Article Lead Image

Photo via Disney | ABC Television Group/Flickr

Trump’s assassination joke isn’t just a threat to Hillary Clinton

The world does not need Donald Trump’s ‘Second Amendment Remedy.’


Wil Wheaton


I don’t think Donald Trump sincerely believes that anyone will actually go shoot Hillary Clinton. I don’t think he was explicitly saying, Hey someone go shoot her. I think he was trying to make what he thought was a joke, but because he’s such a complete asshole, it wasn’t funny.

Trump has a documented history of inciting violence at his rallies, and everyone who is in Trump’s base (and adjacent to it, in the larger conservative movement) knows precisely what someone means when they say “wink wink Second Amendment wink.” Look no further than the horrific attack at Planned Parenthood in Colorado Springs, Colorado, last November, where a gunman killed a police officer and two civilians, and injured nine others. The attacker, who was recently deemed incompetent to stand trial, was inspired by the rhetoric of the right wing, declaring himself “a warrior for the babies.”

That’s why the threat that Trump made isn’t limited to Secretary Clinton. When someone in the position he is in—a celebrity entertainer who is the Republican nominee for president—suggests that not only would it be acceptable for the “Second Amendment crowd” to go take care of her but laughs about it, he is normalizing violent behavior on a national stage.

I think he was trying to make what he thought was a joke, but because he’s such a complete asshole, it wasn’t funny.

Someone who wants to go shoot Secretary Clinton doesn’t need Donald Trump to tell him (because it’s always a man who does this sort of thing) to go do it. But what about the angry alt-right guy who wants to go use his Second Amendment Remedy to take care of another high-profile woman who bothers him? What about the unhinged guy who hates me, or John Scalzi, or Jessica Valenti, or Anita Sarkeesian? What about that guy, who is waiting to hear someone say what the voices in his head are saying? How much did the danger to us and people like us go up, because Donald Trump normalized and amplified his thinking?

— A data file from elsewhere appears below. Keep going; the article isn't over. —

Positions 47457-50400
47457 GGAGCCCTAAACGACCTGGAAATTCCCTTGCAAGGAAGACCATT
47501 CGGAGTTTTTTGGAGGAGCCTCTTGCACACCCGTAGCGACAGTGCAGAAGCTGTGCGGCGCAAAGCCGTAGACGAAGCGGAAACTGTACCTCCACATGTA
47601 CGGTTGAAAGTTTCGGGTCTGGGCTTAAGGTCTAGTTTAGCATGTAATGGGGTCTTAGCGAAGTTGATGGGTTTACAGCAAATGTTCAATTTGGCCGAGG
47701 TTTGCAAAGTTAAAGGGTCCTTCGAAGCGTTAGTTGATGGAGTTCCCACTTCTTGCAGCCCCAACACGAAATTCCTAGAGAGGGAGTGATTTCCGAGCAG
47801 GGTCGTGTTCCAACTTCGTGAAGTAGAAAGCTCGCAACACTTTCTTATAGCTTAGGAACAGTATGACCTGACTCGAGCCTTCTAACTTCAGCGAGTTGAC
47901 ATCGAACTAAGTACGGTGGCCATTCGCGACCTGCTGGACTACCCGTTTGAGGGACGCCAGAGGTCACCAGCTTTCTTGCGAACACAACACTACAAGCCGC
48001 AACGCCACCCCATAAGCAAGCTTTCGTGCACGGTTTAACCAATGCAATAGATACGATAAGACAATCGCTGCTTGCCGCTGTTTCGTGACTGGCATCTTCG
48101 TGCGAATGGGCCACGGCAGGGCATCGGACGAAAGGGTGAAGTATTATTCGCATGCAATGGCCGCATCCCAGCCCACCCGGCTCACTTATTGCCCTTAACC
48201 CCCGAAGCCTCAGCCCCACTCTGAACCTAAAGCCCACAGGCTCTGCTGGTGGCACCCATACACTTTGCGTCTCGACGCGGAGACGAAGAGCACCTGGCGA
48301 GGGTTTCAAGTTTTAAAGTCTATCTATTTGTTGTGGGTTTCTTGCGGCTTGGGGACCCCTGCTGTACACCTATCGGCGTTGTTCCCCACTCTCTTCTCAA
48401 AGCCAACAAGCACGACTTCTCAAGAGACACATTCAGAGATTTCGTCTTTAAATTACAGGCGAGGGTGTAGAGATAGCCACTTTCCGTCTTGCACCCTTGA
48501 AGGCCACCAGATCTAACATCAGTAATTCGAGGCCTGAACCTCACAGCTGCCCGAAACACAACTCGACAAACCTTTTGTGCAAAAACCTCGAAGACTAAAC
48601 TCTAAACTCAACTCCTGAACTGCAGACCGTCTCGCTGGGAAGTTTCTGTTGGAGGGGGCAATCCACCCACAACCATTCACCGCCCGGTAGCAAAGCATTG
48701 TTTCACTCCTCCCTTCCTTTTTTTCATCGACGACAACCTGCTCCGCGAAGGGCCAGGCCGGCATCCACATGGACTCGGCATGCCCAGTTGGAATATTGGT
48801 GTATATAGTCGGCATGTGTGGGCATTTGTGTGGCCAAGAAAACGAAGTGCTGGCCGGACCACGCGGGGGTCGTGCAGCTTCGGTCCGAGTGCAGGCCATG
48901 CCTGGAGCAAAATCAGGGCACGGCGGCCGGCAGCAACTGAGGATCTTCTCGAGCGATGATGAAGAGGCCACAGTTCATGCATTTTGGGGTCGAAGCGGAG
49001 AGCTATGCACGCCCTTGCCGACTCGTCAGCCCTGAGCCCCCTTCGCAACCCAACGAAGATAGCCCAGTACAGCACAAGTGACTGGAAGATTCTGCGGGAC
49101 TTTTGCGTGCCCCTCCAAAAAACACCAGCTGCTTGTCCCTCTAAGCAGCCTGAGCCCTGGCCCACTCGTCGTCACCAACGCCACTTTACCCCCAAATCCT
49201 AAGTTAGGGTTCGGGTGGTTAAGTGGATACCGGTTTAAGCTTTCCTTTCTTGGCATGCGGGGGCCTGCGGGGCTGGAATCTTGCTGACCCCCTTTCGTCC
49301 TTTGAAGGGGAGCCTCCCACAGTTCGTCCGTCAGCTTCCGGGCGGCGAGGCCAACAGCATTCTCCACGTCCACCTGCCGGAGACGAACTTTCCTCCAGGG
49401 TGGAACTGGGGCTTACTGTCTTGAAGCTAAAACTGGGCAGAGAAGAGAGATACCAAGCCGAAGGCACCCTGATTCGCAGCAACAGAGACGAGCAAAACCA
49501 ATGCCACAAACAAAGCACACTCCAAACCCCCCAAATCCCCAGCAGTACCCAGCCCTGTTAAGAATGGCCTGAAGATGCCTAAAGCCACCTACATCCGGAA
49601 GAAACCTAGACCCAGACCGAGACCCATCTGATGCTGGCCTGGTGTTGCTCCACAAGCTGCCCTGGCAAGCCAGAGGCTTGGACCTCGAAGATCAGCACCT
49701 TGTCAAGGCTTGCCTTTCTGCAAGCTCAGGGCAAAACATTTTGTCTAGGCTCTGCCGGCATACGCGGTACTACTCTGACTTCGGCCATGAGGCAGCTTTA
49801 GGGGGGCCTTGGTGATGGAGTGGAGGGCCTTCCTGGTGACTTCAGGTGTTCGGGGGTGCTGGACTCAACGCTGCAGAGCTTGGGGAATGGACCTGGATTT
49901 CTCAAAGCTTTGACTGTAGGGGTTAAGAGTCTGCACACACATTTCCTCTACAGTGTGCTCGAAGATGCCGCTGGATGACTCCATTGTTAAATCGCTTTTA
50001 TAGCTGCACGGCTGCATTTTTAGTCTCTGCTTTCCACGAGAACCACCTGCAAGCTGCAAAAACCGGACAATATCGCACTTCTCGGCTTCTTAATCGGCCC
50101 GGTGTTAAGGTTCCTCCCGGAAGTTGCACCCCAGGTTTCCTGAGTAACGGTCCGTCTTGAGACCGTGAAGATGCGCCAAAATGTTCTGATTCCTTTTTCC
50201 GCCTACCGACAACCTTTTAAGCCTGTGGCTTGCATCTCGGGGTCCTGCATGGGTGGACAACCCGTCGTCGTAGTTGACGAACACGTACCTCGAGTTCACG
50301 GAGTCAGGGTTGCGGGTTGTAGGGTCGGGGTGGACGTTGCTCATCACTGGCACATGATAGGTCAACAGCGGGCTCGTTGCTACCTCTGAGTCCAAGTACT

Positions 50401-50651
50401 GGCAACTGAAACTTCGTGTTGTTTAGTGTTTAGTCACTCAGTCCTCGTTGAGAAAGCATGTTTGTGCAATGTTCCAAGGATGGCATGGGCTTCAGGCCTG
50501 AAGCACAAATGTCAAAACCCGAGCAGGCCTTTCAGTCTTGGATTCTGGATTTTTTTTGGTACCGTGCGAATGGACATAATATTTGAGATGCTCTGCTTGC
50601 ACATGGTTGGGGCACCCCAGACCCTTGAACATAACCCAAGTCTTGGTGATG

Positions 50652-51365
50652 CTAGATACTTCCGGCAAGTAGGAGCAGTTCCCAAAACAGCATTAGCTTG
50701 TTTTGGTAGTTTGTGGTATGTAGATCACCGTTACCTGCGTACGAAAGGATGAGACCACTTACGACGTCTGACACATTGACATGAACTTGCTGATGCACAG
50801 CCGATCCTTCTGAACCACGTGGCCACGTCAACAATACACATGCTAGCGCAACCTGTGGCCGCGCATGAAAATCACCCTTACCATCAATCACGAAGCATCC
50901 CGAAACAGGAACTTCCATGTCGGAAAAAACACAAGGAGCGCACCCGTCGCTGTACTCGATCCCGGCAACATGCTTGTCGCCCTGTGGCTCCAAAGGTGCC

We never know what it’s going to be that sets a dangerous and mentally ill person off. Charles Manson heard The White Album, and in his disturbed mind, that was the call he needed to hear to set his murderous rage into action. John Hinckley was inspired by a movie. David Berkowitz was moved to kill by a barking dog.

My point is that there are mentally unstable people out there who don’t need a lot of encouragement to turn their fantasies into real-life tragedies. And that’s why Donald Trump’s recklessness, and his supporters’ efforts to minimize it, terrify me. The threat he made may have spoken loudly and clearly to them. That is truly dangerous, and—like so many things he’s said and done—it further disqualifies him from holding elected office.

Wil Wheaton is an actor and author of the books Just A Geek, Dancing Barefoot, and The Happiest Days of Our Lives. You can watch his board game show, Tabletop, on YouTube. 

A version of this story originally appeared on Medium and has been reprinted with permission. 

Share this article

*First Published:

The Daily Dot